Indian parents often tend to vicariously live through their children. This is why those who have been unable to make it to that top-level college/university in their heyday, often expect their kids to realise that dream. Coupled with the fact that the parents themselves are usually too caught up in the daily rigours of getting home the bread and butter to focus on their child's coaching, this leaves the kid with no support system to turn to for guidance and motivation. With a view of ensuring the best competitive coaching their kids can get, families from small towns of Gujarat, Maharashtra, Uttar Pradesh, Madhya Pradesh, Bihar and Rajasthanencourage their children to relocate to coaching hubs in bigger cities. In fact, till a few years back, it was the norm. Children, sometimes as young as 11, would leave their homes to shift to towns where they could get expert guidance and training to crack the entrance to that reputed medical/engineering college.
This trend is fast changing though. No more are youngsters as amateur as sixth graders making that move. The influx of students thronging to bigger cities has seen a sharp decline in the last decade or so. The biggest reason for this attitudinal change can be attributed to the drastic changes in the big city culture – it's not deemed conducive for a student hoping to study and prepare in peace.
While there are a whole lot of factors that play out, some of the pertinent ones are as follows:
Higher Chances of Depression and Anxiety Disorders
Relocation is a big decision – especially because some students make the shift when they are still quite young. Starting afresh in an unknown city requires courage and patience. With the lack of a solid support system or motivation from family and friends, the students can feel lost and confused. Experts have suggested that in this developmental age, the care and constant monitoring of the parents has a huge role to play in the child's progress. So, separation anxiety and performance pressure can really take a toll on the child's physical and mental well being once he/she shifts out. This explains the rise in the number of depression and anxiety cases. In some situations, the impact of this pressure has been so severe that students have had to abandon the coaching class and move back home.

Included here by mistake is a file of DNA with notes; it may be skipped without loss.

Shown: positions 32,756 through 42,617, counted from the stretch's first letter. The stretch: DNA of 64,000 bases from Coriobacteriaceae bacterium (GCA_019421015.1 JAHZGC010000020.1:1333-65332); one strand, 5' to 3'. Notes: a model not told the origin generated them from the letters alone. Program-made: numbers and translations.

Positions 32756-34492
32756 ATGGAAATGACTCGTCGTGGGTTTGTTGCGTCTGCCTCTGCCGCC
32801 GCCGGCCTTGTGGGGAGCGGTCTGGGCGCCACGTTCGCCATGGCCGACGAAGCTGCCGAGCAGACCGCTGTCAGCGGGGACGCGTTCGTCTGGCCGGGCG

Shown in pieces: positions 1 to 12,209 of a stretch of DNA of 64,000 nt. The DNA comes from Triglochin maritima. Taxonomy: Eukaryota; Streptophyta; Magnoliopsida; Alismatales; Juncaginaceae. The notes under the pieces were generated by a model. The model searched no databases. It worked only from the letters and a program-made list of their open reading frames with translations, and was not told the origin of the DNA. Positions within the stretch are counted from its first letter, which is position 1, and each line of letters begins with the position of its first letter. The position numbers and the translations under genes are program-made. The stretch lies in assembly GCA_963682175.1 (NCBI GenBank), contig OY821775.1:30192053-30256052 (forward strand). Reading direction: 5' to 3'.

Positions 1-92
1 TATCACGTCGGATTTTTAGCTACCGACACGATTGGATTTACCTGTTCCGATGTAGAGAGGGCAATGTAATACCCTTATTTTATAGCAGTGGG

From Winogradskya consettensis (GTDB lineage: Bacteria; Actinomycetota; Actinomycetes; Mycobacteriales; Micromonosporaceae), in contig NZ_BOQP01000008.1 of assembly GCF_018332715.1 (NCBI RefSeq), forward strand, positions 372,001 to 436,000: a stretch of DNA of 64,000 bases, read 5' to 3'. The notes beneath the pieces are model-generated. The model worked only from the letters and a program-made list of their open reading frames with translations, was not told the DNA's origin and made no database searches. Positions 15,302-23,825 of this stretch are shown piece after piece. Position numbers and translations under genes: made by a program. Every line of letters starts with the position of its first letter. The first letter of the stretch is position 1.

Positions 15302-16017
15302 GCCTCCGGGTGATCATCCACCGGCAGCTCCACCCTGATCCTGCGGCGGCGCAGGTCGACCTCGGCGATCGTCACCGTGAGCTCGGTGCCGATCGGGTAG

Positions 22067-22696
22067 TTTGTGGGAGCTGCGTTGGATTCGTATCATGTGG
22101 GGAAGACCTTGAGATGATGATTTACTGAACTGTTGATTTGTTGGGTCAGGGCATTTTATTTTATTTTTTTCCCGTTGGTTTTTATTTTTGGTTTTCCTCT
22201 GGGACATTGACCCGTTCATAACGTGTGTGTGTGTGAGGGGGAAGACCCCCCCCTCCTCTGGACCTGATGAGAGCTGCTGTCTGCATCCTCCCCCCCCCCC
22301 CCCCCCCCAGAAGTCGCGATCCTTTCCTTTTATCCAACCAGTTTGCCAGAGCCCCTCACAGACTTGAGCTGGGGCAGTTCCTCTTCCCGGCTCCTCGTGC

Rapid Increase in the Number of Suicide Cases
Grim as it may be, the ugly truth is that sometimes, the child relocates out of sheer desperation – because of the fear of disappointing his parents otherwise. And what does he/she face when he/she leaves the comfort of his/her home and is pitted against students from all parts of the country, all smart and determined? Cut-throat competition. This can add up to resentment against the parents and the entrance exam system, leaving the child alone to battle it out. Thoughts of letting the parents down and not being the top scorer can weigh heavy and lead the child to contemplating extreme measures such as suicide. Every year, dozens of suicide cases are registered in prominent cities due to pent-up anger, frustration, depression and disenchantment. This is a big reason why parents these days are wary of letting their children move out before they turn a certain age. No more are 11-year-olds being pushed out to these coaching hubs to realise their dreams of cracking that entrance exam.
The Possibilities of Distraction from the Goal
The unbridled freedom that comes with the relocation can greatly hamper a student's academic performance. In the absence of adult supervision, it's easy to turn to distractions. Sometimes, students can find themselves struggling with following a routine. Bunking classes and spending way too much time hanging out with friends can come in the way of study time. Peer pressure and the promise of a carefree world can mean that the student spends most of his/her time at the movies, cyber cafes or gaming parlours. This obviously eats into entrance exam preparation by sucking the student in with the possibility of escaping pressure. This is a major reason why the student's score might dip, leading to further problems.
Easy Access to Harmful Addictions
What may start as a harmless way to beat stress, might have huge repercussions in the future. Students who turn to drugs, alcohol or cigarettes are often under the misconception that they can quit anytime they want to, but unknowingly, the crippling effect of drug and alcohol abuse makes this impossible over prolonged use. This can translate into a nightmare for both students and parents. With the number of students who have lost themselves to abuse steadily rising, the decision of relocation is a very confusing one for parents.
Due to all the above reasons, a lot of parents are choosing to give the shift a miss by realising the dangers associated with it. What has made this decision simpler for students and the parents is the fact that educational institutes are no longer just concentrated in big cities. With a host of coaching centres opening branches in tier 2 and 3 cities and the possibility of enrolling for online classes, the shift is no longer being seen as the game changer in the larger scheme of things.
Aakash Chaudhry is the Director at AESPL. Before joining AESPL, he worked with top IT firms like Infosys Technologies and Cognizant Technology Solutions in enterprise solutions and business analysis division. With his passion in education delivery, technology and marketing services, Aakash is on a mission to take the cause of education to the deserving minds across the country through its classroom as well as cutting edge digital solutions.